Constraints

Constraints to sport fishing: implications for fisheries management.

Author: 
Ritter, C. Ditton, R.B., & Riechers, R.K.
Date: 
1992
Journal: 
Fisheries, 17(4), 16-19.

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Fishing in the neighborhood: Understanding motivations and constraints for angling among Minneapolis-St Paul, Minnesota Metro residents

Author: 
Schroeder, S.A., Fulton, D.C., Nemeth, M.L., Sigurdson, R.E. and Walsh, R.J.
Date: 
2008
Journal: 
American Fisheries Society Symposium

Fishing license sales are stagnant in Minnesota and declining in many states. It is important to understand what motivates and constrains people’s fishing participation. In 2005, we mailed surveys to 900 male and 900 female residents of the Minneapolis–St. Paul, Minnesota (USA) metropolitan area to determine attitudes and beliefs about outdoor recreation and fishing. Based on survey responses from 39.3% of the sample, we examined factors that motivate and constrain fishing among urban and suburban residents.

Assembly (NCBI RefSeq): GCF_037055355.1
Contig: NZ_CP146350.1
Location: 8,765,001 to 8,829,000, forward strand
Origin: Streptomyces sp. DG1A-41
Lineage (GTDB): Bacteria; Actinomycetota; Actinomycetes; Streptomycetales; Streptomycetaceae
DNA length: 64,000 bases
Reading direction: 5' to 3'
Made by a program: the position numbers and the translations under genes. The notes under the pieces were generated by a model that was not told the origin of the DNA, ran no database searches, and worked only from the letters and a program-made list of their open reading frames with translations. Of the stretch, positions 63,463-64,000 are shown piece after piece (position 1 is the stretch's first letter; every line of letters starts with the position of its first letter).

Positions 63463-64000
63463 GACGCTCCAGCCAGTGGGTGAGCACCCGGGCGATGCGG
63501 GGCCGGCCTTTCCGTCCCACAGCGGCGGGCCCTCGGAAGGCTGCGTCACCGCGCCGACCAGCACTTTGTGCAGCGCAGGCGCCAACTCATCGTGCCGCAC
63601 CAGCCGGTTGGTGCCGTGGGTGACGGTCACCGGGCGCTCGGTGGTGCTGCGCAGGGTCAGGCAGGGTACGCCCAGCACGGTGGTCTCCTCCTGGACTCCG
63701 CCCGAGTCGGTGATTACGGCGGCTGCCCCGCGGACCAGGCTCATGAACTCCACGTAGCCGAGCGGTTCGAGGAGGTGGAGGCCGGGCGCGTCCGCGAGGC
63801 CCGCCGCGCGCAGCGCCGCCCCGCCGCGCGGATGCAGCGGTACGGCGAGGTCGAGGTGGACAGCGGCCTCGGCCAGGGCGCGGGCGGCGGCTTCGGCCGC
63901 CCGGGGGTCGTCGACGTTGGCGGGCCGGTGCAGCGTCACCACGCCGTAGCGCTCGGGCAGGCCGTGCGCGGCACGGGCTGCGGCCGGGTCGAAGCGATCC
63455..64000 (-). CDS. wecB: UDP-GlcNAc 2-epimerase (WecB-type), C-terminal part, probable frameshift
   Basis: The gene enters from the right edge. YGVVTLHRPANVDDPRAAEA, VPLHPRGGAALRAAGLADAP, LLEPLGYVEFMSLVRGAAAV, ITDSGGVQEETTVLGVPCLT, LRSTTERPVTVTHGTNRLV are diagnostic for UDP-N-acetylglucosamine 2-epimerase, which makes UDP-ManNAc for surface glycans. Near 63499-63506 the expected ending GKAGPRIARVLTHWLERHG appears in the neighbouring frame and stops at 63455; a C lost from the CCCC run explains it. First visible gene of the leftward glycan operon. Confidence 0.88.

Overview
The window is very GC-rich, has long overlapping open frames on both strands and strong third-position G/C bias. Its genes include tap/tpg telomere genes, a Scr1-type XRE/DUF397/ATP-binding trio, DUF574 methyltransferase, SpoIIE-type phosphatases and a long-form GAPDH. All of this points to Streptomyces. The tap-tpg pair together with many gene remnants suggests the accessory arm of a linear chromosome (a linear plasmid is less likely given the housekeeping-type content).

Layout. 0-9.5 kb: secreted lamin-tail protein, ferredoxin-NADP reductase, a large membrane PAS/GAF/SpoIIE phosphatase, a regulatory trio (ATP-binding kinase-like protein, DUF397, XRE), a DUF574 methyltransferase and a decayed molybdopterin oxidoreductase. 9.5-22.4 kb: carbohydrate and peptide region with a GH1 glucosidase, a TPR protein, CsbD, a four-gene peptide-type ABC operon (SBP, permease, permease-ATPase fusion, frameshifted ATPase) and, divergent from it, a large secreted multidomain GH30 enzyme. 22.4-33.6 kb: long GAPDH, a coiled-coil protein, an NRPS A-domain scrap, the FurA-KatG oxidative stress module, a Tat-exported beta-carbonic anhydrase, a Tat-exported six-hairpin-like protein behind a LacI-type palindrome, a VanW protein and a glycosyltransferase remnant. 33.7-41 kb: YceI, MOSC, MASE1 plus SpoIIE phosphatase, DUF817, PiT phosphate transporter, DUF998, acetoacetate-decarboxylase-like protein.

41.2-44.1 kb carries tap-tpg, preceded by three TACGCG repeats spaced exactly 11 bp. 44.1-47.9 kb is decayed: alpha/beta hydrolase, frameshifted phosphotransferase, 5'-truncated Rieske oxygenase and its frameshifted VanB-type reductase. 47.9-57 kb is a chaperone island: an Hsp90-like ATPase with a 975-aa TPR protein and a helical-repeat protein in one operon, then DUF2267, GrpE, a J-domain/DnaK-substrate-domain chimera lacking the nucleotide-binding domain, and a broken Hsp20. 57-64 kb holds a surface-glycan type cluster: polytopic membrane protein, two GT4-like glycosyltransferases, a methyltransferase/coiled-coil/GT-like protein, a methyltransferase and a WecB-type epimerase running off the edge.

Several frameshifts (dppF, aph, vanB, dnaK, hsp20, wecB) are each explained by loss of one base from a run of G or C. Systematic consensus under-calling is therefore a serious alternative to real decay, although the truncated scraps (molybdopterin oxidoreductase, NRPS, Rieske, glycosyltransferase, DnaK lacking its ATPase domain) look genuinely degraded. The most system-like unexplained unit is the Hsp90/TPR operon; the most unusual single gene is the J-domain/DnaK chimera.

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Underrepresented Groups In Recreational Fishing: a literature Review

Author: 
Anderson, Laura E. . Loomis, David K Ph.D.
Date: 
2005
Publisher: 
Human Dimensions Research Unit, University Massachusetts

A literature review of the changing face of recreational angling participation in the US. It draws attention to the need to look at groups other than white males  in order to understand how to better accommodate under represented groups in angling.

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Why Do People Drop Out of Recreational Fishing? A Study of Lapsed Fishers from Queensland, Australia

Author: 
Sutton, S. G., Dew, K. and Higgs, J.
Date: 
2009
Journal: 
Fisheries 2009, 34, 443-452.

We sought to understand declining recreational fishing participation in Queensland, Australia, by investigating why lapsed fishers ceased fishing and identifying the constraints that prevented them from resuming their fishing participation. The primary reasons for ceasing fishing were lack of time, loss of interest, and poor fishing quality. Most lapsed fishers were able to compensate for loss of fishing activity by increasing participation in other activities; about one-quarter reported a decrease in their overall leisure activity and leisure satisfaction since ceasing fishing.

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